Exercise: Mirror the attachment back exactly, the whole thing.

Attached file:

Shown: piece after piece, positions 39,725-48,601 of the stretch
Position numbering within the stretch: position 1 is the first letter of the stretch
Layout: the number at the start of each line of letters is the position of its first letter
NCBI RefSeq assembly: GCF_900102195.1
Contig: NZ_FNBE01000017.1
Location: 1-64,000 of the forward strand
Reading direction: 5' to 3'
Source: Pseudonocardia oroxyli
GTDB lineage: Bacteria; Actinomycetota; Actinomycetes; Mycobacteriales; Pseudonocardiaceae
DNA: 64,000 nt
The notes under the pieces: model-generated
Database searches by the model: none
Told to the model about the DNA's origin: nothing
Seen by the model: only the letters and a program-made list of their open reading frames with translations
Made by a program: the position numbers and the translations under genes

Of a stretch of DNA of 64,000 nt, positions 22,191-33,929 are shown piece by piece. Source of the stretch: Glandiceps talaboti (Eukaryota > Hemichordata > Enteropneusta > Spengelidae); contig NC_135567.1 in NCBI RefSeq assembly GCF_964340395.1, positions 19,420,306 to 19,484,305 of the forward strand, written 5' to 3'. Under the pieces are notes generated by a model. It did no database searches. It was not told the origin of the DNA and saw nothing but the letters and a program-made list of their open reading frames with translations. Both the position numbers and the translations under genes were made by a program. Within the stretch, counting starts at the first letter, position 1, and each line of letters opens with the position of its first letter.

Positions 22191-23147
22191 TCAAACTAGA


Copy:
Shown: piece after piece, positions 39,725-48,601 of the stretch
Position numbering within the stretch: position 1 is the first letter of the stretch
Layout: the number at the start of each line of letters is the position of its first letter
NCBI RefSeq assembly: GCF_900102195.1
Contig: NZ_FNBE01000017.1
Location: 1-64,000 of the forward strand
Reading direction: 5' to 3'
Source: Pseudonocardia oroxyli
GTDB lineage: Bacteria; Actinomycetota; Actinomycetes; Mycobacteriales; Pseudonocardiaceae
DNA: 64,000 nt
The notes under the pieces: model-generated
Database searches by the model: none
Told to the model about the DNA's origin: nothing
Seen by the model: only the letters and a program-made list of their open reading frames with translations
Made by a program: the position numbers and the translations under genes

Of a stretch of DNA of 64,000 nt, positions 22,191-33,929 are shown piece by piece. Source of the stretch: Glandiceps talaboti (Eukaryota > Hemichordata > Enteropneusta > Spengelidae); contig NC_135567.1 in NCBI RefSeq assembly GCF_964340395.1, positions 19,420,306 to 19,484,305 of the forward strand, written 5' to 3'. Under the pieces are notes generated by a model. It did no database searches. It was not told the origin of the DNA and saw nothing but the letters and a program-made list of their open reading frames with translations. Both the position numbers and the translations under genes were made by a program. Within the stretch, counting starts at the first letter, position 1, and each line of letters opens with the position of its first letter.

Positions 22191-23147
22191 TCAAACTAGA